Joint Tenancy and other types of Property Ownership
(Joint Tenancy, Tenancy in Common and Tenancy in Entirety)
When clients come to me to discuss estate planning or when they buy a property together with their spouse or other person, one of my first questions to them is what type of co-ownership is registered on the title. Often, I am met with a blank stare and one of them will speak up and say, ‘well, we both own the property!’ So when I explain there are three types of property ownership, they are quite surprised.
Property ownership falls under three different forms of co-ownership and each form has its own specific features. Each type performs a particular function but sometimes a client, without knowing what’s best suited to their lifestyle and individual needs, may pick the wrong solution. This is where I come in. Further along in this series I will discuss some examples of how each type of co-ownership works and describe how it may apply to your own unique situation.
JOINT TENANCY is the most common form of property ownership and it has four specific features (also called “unities”).
- Unity of Interest – a requirement that all joint-tenants must have the same interest (in duration, extent, and nature). So, each share is equal to the other(s) and their nature should be the same (fee simple, life estate, etc.)
- Unity of Time – the joint tenancy interests must be acquired at the same time and for the same period.
- Unity of Title – the interests a joint tenancy held by all the co-owners must arise out of the same document or instrument.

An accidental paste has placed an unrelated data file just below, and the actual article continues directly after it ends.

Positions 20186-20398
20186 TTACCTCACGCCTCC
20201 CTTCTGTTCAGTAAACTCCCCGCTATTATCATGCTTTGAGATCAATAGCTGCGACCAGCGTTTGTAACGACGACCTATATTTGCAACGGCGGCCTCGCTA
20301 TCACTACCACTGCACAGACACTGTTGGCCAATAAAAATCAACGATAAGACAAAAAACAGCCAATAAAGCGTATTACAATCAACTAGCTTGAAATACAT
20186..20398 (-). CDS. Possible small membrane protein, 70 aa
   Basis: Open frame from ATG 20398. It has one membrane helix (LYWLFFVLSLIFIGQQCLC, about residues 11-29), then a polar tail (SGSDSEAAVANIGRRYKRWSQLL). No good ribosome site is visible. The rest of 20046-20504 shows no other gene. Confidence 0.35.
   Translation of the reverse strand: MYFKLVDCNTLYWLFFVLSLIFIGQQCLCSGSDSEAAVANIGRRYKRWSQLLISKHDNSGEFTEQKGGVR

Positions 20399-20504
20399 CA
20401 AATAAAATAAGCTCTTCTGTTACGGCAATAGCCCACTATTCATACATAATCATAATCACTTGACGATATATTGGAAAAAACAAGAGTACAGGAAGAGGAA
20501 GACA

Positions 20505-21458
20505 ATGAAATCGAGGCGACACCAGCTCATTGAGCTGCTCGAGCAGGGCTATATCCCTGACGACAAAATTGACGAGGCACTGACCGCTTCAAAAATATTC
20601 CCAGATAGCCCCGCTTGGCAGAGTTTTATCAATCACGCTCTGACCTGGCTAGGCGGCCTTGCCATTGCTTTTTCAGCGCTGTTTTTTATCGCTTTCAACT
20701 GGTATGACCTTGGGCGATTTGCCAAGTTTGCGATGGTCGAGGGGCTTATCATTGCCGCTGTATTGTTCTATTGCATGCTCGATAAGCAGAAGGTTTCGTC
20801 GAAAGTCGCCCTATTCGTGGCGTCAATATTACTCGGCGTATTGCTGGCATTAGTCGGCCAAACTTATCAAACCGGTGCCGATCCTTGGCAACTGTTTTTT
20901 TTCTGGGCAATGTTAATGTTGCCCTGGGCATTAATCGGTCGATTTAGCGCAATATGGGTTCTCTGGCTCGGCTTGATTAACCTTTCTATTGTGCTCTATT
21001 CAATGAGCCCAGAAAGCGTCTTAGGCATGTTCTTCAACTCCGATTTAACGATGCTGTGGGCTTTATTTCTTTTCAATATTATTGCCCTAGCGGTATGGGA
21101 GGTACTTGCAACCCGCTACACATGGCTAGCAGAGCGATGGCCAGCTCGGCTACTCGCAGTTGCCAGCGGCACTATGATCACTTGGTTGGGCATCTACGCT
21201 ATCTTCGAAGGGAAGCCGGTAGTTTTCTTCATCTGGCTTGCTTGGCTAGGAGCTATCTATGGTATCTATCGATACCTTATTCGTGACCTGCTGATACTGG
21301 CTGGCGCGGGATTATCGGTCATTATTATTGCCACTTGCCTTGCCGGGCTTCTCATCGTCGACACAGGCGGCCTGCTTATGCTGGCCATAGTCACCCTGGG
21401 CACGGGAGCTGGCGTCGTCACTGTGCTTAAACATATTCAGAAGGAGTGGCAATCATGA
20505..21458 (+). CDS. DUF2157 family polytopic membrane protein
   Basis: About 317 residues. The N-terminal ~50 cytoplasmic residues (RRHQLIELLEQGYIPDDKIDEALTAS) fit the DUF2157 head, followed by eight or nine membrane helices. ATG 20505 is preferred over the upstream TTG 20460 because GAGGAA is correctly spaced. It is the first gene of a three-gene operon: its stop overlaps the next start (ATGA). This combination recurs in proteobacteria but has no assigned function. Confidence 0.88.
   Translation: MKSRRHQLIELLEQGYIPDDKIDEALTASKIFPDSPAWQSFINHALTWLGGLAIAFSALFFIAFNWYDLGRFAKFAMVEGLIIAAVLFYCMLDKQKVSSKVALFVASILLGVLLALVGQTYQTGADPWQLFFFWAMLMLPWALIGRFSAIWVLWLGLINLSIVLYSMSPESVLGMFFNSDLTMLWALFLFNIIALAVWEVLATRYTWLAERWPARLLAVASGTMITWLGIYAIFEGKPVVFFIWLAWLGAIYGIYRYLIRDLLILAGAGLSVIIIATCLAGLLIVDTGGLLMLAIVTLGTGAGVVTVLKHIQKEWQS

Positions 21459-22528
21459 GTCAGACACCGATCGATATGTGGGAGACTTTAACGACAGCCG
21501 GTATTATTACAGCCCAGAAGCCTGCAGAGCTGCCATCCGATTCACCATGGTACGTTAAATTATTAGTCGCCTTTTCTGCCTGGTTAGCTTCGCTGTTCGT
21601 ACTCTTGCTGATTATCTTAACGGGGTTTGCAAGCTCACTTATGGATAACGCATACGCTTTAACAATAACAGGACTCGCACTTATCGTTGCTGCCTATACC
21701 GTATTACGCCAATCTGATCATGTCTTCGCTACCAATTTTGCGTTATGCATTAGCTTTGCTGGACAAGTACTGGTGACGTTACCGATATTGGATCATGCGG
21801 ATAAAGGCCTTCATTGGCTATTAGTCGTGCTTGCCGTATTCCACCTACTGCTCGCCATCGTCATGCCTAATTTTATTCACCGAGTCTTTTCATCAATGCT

- Unity of possession – each joint tenant (simultaneously with other joint tenants) must have an undivided share of the property and the same right to possess the entire property. So, no joint tenant shall have an exclusive possession of the entire property.
If any of these four unities are broken, the ownership becomes a Tenancy in Common. While this is very rare for a husband and wife, it can arise in the case of a brother and sister whom hold a property inherited from their parents.
Ultimately, the most distinguishing feature of Joint Tenancy is the ‘Right of Survivorship’, which implies that upon the death of a Joint tenant his or her rights are transferred directly to the surviving joint tenant without forming part of the estate. As a result, no Probate Fees need to be paid (but I’ll talk about this more extensively in another article).
A TENANCY IN COMMON is created by a Deed, not a Will, and each tenant may not have equal shares. It could be a 60/40 split or 25/75, or any other combination to 100% of the property. A tenant in common is free to sell their share at any time and there are no restrictions upon this sale under the Tenancy in Common. However, unlike Joint Tenancy, there is no right of survivorship and the property goes to each tenant’s heirs, which triggers the Probate fees.
Lastly, TENANCY IN ENTIRETY is the least common method of co-ownership and is no longer available in most jurisdictions. It is a form of property ownership available only to a husband and wife. It is created by a deed and can also be created when the couple makes their will. As a form of Joint Tenancy, it creates a right of survivorship and it allows the property to pass automatically to the surviving spouse. The benefit contained in this form of Tenancy is that it protects the surviving spouse from the other spouse’s creditors.
How Tenancy in Entirety differs from the other forms of property ownership is that neither party can voluntarily dispose of their interest in the property.
In a divorce situation, should the divorcing spouse sell their interest to a third party, the Tenancy in Entirety is dissolved and the property title becomes instead a Tenancy in Common. The right of survivorship is revoked and lost to each spouse. In that case, a new will would need to be drawn up so the heirs of the divorcing couple are able to inherit their portion of the estate.
As you can see, property ownership is not always straightforward. This is why it is a good idea to seek professional help from a Notary Public. Whether you are acquiring new property, drafting a new will, or wanting to do some estate or personal planning, a Notary Public can help you create a scenario of ownership which works best for you and your family and ultimately save you taxes and future headaches.